David Bowie’s forthcoming box set, ‘Who Can I Be Now? (1974-1976),’ will include his unreleased ‘The Gouster’ album
“Its meaning was attitude, an attitude of pride and hipness,” Bowie collaborator Tony Visconti says of album title
A new David Bowie box set is in the works. The follow-up to last year’s Five Years (1969-1973) box set, the forthcoming Who Can I Be Now? (1974-1976) will include Bowie’s complete unreleased album The Gouster. The album morphed and eventually became Young Americans.
The set is due out on Parlophone, but a release date and full track list has not yet been revealed. As Pitchfork points out, longtime Bowie collaborator and friend Tony Visconti wrote the liner notes for the upcoming set. An excerpt was unveiled via Bowie’s official Facebook page. “Gouster was a word unfamiliar to me, but David knew it as a type of dress code worn by African-American teens in the Sixties in Chicago,” Visconti explains in the excerpt. “But in the context of the album its meaning was attitude, an attitude of pride and hipness. Of all the songs we cut, we were enamored of the ones we chose for the album that portrayed this attitude.”
Visconti goes on to discuss his and Bowie’s love of soul and says that with The Gouster they “sure as hell wanted to make a killer soul album.” This led to a fresh take for “John, I’m Only Dancing (Again),” which was recorded in 1974 and was supposed to be the lead song on the album’s original track list. It was later released in 1979. Visconti describes the song as an “outrageous brand new, funkafied version of David’s classic.”
In addition to housing The Gouster and Visconti’s liner notes, Who Can I Be Now? (1974-1976) will also feature on the sleeve a previously unpublished picture from the original The Gouster album photo session.
See the original track list for The Gouster and read more from the liner notes excerpt below.
Here’s how The Gouster’s tracklisting looked before it morphed into Young Americans.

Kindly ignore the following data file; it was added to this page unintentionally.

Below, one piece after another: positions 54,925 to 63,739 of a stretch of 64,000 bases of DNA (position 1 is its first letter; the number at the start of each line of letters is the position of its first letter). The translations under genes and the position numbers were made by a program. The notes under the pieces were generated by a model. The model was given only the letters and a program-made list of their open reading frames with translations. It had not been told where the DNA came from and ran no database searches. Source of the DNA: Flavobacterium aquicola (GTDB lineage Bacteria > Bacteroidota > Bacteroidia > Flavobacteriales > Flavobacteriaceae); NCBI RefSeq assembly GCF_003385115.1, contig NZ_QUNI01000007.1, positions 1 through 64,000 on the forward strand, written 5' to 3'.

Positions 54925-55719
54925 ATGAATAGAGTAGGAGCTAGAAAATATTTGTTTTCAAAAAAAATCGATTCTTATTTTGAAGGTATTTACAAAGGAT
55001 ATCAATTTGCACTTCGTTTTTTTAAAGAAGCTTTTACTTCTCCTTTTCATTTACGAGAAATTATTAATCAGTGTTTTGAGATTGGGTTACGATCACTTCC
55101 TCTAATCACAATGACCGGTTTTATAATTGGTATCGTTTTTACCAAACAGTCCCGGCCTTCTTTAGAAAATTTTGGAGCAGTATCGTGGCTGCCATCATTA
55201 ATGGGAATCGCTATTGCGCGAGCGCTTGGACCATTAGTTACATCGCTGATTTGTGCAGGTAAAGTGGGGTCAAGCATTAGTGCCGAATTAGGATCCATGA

1. John, I’m Only Dancing (Again)
2. Somebody Up There Likes Me
3. It’s Gonna Be Me
1. Who Can I Be Now?
2. Can You Hear Me
3. Young Americans
As we say, watch out for full details and the release date of David Bowie – Who Can I Be Now? (1974 – 1976) next week.
We’ll leave you with an excerpt from Tony Visconti‘s excellent notes on the album, taken from the box set book.
“Gouster was a word unfamiliar to me but David knew it as a type of dress code worn by African American teens in the ‘60’s, in Chicago. But in the context of the album its meaning was attitude, an attitude of pride and hipness. Of all the songs we cut we were enamored of the ones we chose for the album that portrayed this attitude.
David had a long infatuation with soul as did I. We were fans of the TV show Soul Train. We weren’t ‘young, gifted and black’ but we sure as hell wanted to make a killer soul album, which was quite insane, but pioneers like the Righteous Brothers were there before us.
So ‘The Gouster’ began with the outrageous brand new, funkafied version of David’s classic ‘John, I’m Only Dancing’, a single he wrote and recorded in 1972, only this time our version sounded like it was played live in a loft party in Harlem and he added (Again) to the title. It wasn’t the two and a half minute length of the original either.
We maxed out at virtually seven minutes! With the time limitations of vinyl (big volume drop with more than 18 minutes a side) we could only fit two other long songs on side one, ‘Somebody Up There Likes Me’ and ‘It’s Gonna Be Me’ both about six and a half minute songs. We had hit the twenty-minute mark. Technically that worked because ‘It’s Gonna Be Me’ had lots of quiet sections where the record groove could be safely made narrower and that would preserve the apparent loudness of side one.
Side two also hit the twenty-minute mark with ‘Can You Hear Me’ saving the day with its quiet passages. Forty minutes of glorious funk, that’s what it was and that’s how I thought it would be.”
The Gouster Sessions (1974) RARE STUF.